You wait weeks to bake something and then manage to squeeze 2 bakes in over 2 days! As well as the Jaffa Cake Brownies from my previous post, I also made this rhubarb and custard traybake. I do love rhubarb so had saved this recipe on Pinterest when I saw it. Rhubarb and custard are classic flavours that work well together and also work well in cakes as the custard helps to keep the cake moist. I made a rhubarb and custard cake a couple of years ago which was very well received at the time. Mr Birdie bought me some reduced rhubarb so it was time to try it. This is a recipe from the Waitrose website and would work well with morning coffee, afternoon tea or as a pudding. Continue Reading…
I love rhubarb and have made quite a few rhubarb recipes before ranging from this very successful rhubarb and custard cake to this not so successful rhubarb cheesecake. As I’d picked up some in cheap in Tesco it was time to put it to use. I’d seen this recipe on the Sainsbury’s magazine website and decided to give it a go (especially as I also had some apples that needed using). Continue Reading…
I do love rhubarb and and have amassed quite a collection of rhubarb recipes on my Pinterest boards. After making this rhubarb and lemon curd cake at the beginning of the week I had some rhubarb left over. I had spotted this on the Delicious Magazine website and decided it would make a change from a traditional rhubarb cake. Continue Reading…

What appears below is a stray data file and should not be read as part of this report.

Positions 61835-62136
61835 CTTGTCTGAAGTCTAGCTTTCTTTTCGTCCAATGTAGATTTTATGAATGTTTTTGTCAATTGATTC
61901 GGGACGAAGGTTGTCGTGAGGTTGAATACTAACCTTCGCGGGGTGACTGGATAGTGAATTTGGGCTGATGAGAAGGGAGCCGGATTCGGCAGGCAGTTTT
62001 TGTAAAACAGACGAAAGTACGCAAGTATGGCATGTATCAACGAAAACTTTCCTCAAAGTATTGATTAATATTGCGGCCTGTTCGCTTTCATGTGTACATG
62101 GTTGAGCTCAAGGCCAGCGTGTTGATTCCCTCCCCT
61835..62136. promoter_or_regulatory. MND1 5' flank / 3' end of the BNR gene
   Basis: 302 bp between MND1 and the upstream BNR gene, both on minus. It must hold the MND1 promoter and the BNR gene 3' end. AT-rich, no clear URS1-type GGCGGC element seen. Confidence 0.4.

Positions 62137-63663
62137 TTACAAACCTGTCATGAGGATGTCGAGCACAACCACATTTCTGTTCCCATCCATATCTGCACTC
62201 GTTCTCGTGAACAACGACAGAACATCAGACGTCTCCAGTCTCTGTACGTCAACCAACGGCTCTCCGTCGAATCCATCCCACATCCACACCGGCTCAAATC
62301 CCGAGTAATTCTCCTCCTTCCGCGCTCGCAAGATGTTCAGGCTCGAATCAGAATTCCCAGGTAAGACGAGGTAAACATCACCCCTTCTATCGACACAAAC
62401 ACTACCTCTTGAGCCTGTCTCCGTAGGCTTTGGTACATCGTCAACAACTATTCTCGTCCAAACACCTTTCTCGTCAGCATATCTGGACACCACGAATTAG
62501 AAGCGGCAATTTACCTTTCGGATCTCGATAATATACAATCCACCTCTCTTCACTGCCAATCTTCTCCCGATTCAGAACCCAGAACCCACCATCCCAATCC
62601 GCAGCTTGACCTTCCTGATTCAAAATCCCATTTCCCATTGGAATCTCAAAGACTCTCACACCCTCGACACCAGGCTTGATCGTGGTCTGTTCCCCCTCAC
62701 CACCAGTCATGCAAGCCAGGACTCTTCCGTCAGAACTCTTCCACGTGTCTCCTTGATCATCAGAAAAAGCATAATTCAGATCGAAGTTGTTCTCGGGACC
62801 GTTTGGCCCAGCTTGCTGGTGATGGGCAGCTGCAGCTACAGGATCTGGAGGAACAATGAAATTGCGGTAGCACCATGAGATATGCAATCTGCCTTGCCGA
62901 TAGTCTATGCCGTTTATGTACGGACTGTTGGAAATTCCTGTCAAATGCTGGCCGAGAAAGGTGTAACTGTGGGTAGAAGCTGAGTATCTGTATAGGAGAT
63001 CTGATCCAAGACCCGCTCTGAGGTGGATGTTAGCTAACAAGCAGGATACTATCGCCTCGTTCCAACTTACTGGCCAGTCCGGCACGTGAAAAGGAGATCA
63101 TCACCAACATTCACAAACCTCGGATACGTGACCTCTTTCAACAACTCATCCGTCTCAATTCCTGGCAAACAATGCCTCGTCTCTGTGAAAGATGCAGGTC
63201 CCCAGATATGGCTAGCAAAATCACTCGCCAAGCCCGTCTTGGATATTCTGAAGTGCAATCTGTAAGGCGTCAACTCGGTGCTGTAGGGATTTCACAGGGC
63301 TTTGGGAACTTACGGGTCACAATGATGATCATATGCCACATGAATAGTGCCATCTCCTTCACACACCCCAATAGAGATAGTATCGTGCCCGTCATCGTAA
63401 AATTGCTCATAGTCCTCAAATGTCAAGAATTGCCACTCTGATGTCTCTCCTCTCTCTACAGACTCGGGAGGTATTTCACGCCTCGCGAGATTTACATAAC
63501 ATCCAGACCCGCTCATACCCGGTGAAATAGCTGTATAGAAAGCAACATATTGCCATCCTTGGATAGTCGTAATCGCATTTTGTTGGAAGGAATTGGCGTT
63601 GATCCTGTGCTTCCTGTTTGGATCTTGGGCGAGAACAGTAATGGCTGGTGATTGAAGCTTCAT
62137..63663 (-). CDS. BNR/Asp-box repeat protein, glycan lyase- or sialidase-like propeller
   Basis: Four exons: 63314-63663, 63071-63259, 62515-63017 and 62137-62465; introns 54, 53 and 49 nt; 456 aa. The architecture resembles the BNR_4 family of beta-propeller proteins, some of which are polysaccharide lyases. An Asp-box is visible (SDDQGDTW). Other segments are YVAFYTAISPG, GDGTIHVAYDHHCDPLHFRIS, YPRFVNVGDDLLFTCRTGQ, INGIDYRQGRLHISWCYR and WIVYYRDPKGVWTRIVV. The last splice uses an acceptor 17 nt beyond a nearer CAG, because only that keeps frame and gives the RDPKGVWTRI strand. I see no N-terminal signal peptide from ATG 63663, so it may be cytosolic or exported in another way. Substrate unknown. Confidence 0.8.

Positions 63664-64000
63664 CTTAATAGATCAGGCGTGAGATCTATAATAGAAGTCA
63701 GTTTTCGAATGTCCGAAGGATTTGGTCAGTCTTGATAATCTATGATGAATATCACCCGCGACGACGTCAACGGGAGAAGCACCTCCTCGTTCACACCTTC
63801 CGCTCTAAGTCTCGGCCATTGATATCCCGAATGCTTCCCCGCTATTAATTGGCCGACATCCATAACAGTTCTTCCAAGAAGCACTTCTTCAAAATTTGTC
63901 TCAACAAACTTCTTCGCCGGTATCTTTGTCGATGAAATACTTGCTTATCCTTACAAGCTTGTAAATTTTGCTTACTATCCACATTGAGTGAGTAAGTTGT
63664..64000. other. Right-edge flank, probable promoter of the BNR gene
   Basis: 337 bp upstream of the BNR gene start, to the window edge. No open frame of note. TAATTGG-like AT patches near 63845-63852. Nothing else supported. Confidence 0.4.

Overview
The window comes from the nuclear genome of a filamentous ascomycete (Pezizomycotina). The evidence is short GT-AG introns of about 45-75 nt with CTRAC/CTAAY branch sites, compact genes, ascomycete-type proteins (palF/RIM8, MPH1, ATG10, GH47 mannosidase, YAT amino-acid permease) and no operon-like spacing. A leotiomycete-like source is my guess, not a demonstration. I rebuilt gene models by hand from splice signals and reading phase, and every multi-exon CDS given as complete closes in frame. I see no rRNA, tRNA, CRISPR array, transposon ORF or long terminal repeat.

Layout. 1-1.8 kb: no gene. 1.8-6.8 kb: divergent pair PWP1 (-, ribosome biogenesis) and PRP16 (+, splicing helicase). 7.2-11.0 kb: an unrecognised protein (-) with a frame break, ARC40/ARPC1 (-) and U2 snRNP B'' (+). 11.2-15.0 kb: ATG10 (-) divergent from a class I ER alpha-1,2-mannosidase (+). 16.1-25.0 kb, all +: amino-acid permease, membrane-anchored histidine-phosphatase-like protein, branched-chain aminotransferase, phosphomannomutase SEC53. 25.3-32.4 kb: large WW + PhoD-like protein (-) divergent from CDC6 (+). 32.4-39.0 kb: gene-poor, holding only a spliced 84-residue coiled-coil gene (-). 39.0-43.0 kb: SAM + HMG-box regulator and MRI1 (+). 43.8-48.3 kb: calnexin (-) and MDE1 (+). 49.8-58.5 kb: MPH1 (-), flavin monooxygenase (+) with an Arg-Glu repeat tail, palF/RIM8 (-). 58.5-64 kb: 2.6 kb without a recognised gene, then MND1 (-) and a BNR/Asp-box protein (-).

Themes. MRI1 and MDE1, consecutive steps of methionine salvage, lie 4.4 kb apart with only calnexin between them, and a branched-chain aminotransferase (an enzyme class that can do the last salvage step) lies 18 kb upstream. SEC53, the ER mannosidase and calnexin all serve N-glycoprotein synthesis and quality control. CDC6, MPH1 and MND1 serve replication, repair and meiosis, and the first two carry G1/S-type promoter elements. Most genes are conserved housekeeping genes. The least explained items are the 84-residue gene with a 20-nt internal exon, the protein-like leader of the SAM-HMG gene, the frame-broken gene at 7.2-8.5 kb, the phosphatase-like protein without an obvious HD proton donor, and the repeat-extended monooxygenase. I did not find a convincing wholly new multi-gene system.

Summer is most definitely here but unfortunately that means the thought of spending lots of time in the kitchen loses its appeal. I haven’t done a lot of baking recently. I did make these honeycomb crunchies last week using the left over honeycomb from my last post. They didn’t last long! A couple of weeks ago I spotted some reduced rhubarb whilst shopping so bought it and promptly left it in the fridge. After a long day yesterday I decided some baking was in need. I had spotted this rhubarb and lemon curd cake and decided that as I had some left over lemon curd from the meringue roulade I made a little while ago this was obviously the recipe to try. It was easy to make as the rhubarb doesn’t require cooking beforehand. Lemon and rhubarb is not a combination I’ve tried before but it definitely works and this makes a summery cake with a nice texture. The recipe calls for forced rhubarb but I just used normal – it won’t taste any different – it just won’t be pink in colour. Continue Reading…
Today was World Baking Day and to celebrate I decided to try out this BBC Good Food rhubarb and custard cake. I had seen the recipe in a teatime baking recipe booklet I received with the April issue. Luckily, rhubarb is part of Aldi’s ‘Super 6′ and is currently only 59p – a bargain! I love rhubarb so have always got my eyes open for any baking recipes that include it. My last attempt at baking something with rhubarb was the infamous ‘Rhubarb omelette incident’. Hopefully today’s effort will banish any memories of this disaster! I’ve got some rhubarb and some custard left over so might try some rhubarb and custard muffins towards the end of the week. Continue Reading…
Apologies that it has been a little quiet on the blog – I didn’t realise it was over a month since I had last posted. Our weekends have been hectic due to concerts, babysitting, barbecues and tidying and packing for our forthcoming house move (fingers crossed).